Four things successful solopreneurs do every day
We asked our AIIP Past Presidents to share their tips on building and growing a successful independent information business.
Mary Ellen Bates, AIIP President (1996-97 and 2004-5) shares four great tips.
I have often wondered about why some people succeed as solopreneurs and others don’t. Almost everyone I run into has at least the basic skills needed for their business; it isn’t that they can’t do the work. Rather, I see attitude and approach as the distinguishing factors between successful business owners and those who never seem to get the traction they need.
Successful solopreneurs become accustomed to living outside their comfort zone.
They regularly scare themselves silly. They know that having a great idea is easy; it’s putting that idea into action that requires guts. They may not be natural extroverts (in fact, most of them probably describe themselves as introverts), but they figure out how to act like an extrovert. They learn how to network in ways that are both authentic and effective. They practice their public speaking skills until they can at least convey the impression that they’re enjoying themselves. They hone their writing skills so they can effectively communicate and engage with their market. In other words, they learn to operate while scared.
Successful solopreneurs always think from their clients’ perspective.
When they are negotiating a project budget and scope, they always find out what their client’s most important goal is and figure out how they can have the biggest impact on their client achieving that goal. (See my article on Successful Client Needs Interviews for more discussion about this.) They go the extra distance for a client, whether that means adjusting timelines or priorities, creating a new deliverable, or spending more time to make sure the job was done right. They are committed to having every client be delighted with the outcome of their engagement.
Successful solopreneurs ask “why”… a lot.
They question the status quo. When they’re told that no one has ever done it that way, they ask why. They will try something new if it might achieve better results than the way things are currently done. They shake things up and assume that whatever they are doing now will need to be changed within a year. They put a sunset clause in every service and product, and re-examine their usefulness, relevance and popularity regularly.
Successful solopreneurs are future-focused.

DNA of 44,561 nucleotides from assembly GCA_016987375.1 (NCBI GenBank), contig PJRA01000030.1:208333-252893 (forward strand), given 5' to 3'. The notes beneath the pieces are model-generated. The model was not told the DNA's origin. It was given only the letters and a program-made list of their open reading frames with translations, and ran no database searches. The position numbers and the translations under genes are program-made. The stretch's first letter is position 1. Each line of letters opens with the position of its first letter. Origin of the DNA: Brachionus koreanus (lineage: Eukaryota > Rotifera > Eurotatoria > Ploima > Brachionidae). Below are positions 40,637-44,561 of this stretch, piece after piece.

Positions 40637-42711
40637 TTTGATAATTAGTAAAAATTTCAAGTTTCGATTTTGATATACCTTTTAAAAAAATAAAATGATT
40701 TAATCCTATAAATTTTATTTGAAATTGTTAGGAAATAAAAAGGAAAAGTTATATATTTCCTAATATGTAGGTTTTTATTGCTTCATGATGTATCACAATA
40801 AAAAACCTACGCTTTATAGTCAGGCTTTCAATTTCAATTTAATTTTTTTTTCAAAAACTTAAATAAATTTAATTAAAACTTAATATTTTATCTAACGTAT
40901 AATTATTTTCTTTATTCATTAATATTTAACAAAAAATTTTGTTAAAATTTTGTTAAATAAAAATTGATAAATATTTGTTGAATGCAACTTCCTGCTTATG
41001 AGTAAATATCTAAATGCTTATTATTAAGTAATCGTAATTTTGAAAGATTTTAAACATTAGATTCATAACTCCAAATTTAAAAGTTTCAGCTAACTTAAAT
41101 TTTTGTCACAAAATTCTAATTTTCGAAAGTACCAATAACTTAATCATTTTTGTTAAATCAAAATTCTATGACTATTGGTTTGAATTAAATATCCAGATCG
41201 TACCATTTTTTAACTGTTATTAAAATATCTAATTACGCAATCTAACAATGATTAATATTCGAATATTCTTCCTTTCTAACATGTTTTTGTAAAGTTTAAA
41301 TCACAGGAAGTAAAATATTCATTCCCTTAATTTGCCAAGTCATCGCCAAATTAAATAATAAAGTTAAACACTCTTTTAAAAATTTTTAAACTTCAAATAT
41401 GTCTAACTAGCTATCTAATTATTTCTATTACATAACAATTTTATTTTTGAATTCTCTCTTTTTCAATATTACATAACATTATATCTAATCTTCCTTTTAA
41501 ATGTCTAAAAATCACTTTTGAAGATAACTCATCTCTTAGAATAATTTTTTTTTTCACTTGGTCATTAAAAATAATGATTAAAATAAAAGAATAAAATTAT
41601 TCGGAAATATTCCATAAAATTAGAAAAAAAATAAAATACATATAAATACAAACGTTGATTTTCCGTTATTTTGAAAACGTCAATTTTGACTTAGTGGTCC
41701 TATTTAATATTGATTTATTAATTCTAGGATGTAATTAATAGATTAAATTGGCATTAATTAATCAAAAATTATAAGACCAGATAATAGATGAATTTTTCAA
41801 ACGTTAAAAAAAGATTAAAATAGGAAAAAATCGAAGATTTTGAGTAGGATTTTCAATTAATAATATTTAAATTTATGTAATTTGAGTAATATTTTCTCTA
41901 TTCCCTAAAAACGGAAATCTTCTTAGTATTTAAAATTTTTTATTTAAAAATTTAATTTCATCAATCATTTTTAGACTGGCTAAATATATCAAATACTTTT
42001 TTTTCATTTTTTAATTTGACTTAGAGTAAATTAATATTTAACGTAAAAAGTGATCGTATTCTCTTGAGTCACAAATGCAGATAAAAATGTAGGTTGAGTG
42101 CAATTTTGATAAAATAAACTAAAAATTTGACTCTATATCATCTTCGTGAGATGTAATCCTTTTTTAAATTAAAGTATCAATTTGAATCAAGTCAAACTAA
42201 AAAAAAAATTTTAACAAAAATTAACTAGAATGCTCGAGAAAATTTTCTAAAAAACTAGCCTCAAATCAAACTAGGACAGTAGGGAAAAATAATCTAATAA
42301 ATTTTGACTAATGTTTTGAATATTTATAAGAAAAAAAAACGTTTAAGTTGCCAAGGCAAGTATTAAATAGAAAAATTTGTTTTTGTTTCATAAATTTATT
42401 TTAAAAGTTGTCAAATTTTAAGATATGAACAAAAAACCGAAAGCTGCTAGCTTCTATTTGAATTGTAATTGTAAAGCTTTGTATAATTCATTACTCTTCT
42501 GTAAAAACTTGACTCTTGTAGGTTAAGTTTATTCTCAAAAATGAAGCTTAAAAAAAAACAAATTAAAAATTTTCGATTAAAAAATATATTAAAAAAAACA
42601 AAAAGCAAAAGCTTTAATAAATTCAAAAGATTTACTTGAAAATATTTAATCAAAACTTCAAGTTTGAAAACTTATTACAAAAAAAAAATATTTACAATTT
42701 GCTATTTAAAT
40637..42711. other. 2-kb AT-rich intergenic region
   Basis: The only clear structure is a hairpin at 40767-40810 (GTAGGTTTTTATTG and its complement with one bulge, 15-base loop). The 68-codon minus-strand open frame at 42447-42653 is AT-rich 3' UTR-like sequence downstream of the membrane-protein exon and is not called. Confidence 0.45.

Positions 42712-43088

They listen to their clients to identify their most pressing concerns. They proactively seek out opportunities to create value for their clients rather than just waiting for business to come to them. They aren’t afraid to fail; in fact, their philosophy tends to be “Never fear making a mistake; just don’t make the same mistake twice.” They learn from every experience, and focus on solving problems rather than complaining about the current situation.
And finally, successful solopreneurs are committed to having fun. They start with the intention of creating a business that lets them do what they love and that lets them integrate their work into the rest of their life. If something isn’t fun, they figure out either how to have fun doing it or what to do that accomplishes the same thing and is more fun.
As you take an end-of-the-year look at where your business is and where you want it to go, consider how many of the following characteristics sound familiar — or at least attainable.
What can you do now to enhance your solopreneurial mindset?
In addition to providing customized business analysis to support smart decisions, Mary Ellen shares her expertise as a speaker, consultant, and business coach for both new and long-time info-entrepreneurs. She is the author of two books on entrepreneurship as well as author or co-author of five other books and innumerable articles about the information industry. Before launching Bates Information Services in 1991, she managed specialized libraries for over a decade.
Mary Ellen has served AIIP as President (1996-97 and 2004-5) and has contributed to numerous committees and strategic teams. Most recently she has been active with AIIP’s Webinar Team. She was recognized with AIIP’s President’s Award in 2014 and the first Sue Rugge Award in 2000.